Friday, June 27, 2014

Training Trouble: Why E-Learning Doesn't Work for Everyone

I took a little look back at my calendar today and it seemed high time for a blog. My colleagues and I took a little hiatus to finish up the first draft of our corporate book—a project 6 months in the making and one we are very excited to be bringing your way soon. Check back throughout the year for more information about how to get a copy of our step-by-step guide, From Here to Security.

But for now, we're back in the business of blogging—and with something a little different this time.
e-learning, online training, online courses, security awareness training
I know my blogs usually cover ITSec, security breaches, and big business blunders when it comes to securing sensitive information. But in my work on the book, I've really felt a renewed interest in covering the "Why" of all that. Why are companies struggling to close the gaps in corporate security? Why are we seeing a dramatic rise in security breaches in the news?

While I don't believe there is one right answer that covers everyone, I do think that inadequate training has a lot to do with it.

I was poking around some e-learning sites today and stumbled across this article: 5 Reasons that Everyone Should Know: Why E-learning Projects Fail. And, in fact, Sonal Paul does a pretty good job laying out a number of the pitfalls companies fall in when establishing an online training program. According to Paul, the 5 main problems are

  • Poor Need Analysis
  • Gaps in Communication
  • Poor Project Management
  • Failing to Understand the Learner
  • Wrong Instructional Strategy

Bing, bing, bing! That list hits some pretty big nails right on the head. As a company that specializes in crafting training campaigns and individual courses for big businesses, I'd say that our clients run into at least one of these in almost every project (and especially big projects usually struggle with all five).

But listing the problems doesn't even come close to solving them. Many of our e-learning clients would be ill-equipped to address these issues even if they were well aware of the problems up front. So I'd like to take Paul's article a step further and offer some practical advice on each of these points.

Poor Need Analysis: 

When the time comes to explore training options, every wise manager should first ask not “How much will e-learning cost?” or “How long will this online training campaign take?” Instead, the conversation must begin with “What are we trying to accomplish?” or even "Is e-learning right for our environment?'  Web-based training is not necessarily superior to classroom training. More advanced training with all the bells and whistles does not necessarily produce better outcomes in every environment. That’s why those in charge of training must carefully consider their industry, their employee population, and the subjects on which they plan to train before choosing a methodology.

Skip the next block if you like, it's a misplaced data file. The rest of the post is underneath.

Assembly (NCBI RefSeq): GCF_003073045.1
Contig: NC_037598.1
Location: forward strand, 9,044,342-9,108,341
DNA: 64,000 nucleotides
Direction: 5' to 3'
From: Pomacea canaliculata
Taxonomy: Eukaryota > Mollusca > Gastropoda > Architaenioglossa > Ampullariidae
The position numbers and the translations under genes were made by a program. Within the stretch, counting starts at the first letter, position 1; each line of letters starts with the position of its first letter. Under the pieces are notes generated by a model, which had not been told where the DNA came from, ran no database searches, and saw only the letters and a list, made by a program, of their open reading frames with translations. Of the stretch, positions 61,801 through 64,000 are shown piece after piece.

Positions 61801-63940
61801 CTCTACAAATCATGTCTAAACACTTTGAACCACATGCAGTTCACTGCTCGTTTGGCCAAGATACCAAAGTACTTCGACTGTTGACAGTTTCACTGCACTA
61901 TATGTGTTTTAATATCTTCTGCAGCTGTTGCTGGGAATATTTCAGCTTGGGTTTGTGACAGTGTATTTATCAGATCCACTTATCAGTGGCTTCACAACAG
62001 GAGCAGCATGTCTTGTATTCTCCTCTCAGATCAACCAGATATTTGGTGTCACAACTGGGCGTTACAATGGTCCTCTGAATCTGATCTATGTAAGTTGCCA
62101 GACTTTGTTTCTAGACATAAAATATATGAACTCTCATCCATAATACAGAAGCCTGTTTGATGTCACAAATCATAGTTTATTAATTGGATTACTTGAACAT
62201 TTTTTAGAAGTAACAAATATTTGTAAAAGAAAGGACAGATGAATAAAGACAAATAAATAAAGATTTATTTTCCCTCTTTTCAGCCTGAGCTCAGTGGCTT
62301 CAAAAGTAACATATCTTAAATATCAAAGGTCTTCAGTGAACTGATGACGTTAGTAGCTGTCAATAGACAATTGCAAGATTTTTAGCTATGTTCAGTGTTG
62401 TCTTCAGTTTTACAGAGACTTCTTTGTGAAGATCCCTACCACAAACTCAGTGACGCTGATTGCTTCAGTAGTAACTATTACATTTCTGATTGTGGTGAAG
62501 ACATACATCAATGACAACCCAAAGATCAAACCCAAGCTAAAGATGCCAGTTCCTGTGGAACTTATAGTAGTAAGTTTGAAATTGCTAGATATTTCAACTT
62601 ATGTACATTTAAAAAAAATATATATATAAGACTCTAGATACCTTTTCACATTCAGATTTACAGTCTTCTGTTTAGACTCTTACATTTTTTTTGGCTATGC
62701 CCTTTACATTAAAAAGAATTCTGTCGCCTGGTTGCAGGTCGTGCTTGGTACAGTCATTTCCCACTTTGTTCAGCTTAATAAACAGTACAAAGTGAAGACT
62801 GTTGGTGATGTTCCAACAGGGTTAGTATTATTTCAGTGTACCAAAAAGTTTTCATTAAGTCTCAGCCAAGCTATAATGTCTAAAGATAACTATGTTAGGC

Gaps in Communication:

While Paul's article focuses primarily on communication be the e-learning company and the client, let me suggest that internal communication between the managers who develop the training and the employees that take it is equally important. You must use the employees to create good training—and including all levels of staff in the process from the beginning may make your training more effective.

Poor Project Management: 

Don't make training development a back-burner process that can be left behind or forgotten. This is your company, folks. Take the protection of it seriously, and put people in charge that will also take it seriously. Too many times, we've seen e-learning campaigns dissolve into terrible messes because the project was not valued or given the time and attention it deserved.

Failing to Understand the Learner:

Your training may represent the latest in online instruction, but if it’s boring and mind numbing, then you can bet it’s not teaching anyone much of anything. If you’re training humans (and I assume you are), then be prepared to battle against human nature. Humans get bored. Humans get distracted. Humans complain.

But humans also respond to things that are interesting, interactive, and a removal from the ordinary. When you write and develop training, consider the fact that you must keep the user focused—and that there are many out-of-the-box ways to do this. Use audio and video that represent true situations your employees may face. Keep your employees engaged with interactive games, puzzles, or simulation. Encourage the use of multiple parts of the brain. Give real world examples, use case studies, or even teach principles with humor.

Wrong Instructional Strategy:

Think back to school. What were the lessons that you remember most? Never-ending lectures on American history? Mind numbing sentence diagrams?

Yeah, I don't remember those lessons either. What I do remember is Mr. Williams ninth grade history class. The one where we bundled into our coats, trooped out to the parking lot, lined up into formation carrying spear-like two-by-fours, and charged at our classmates on the other side. Roman battalion formations? Check. Mr Williams picked the right instructional strategy for a boring subject and I’ll never forget it.

Approach E-learning Right.

Smart people make a company successful. But no one’s staff is going to effectively protect anything until managers break out of the “Read and Understand” mentality and change the way they approach e-learning.

Ask yourself: “Have we given our employees what they need to succeed?” If not, then get on the ball and train them well.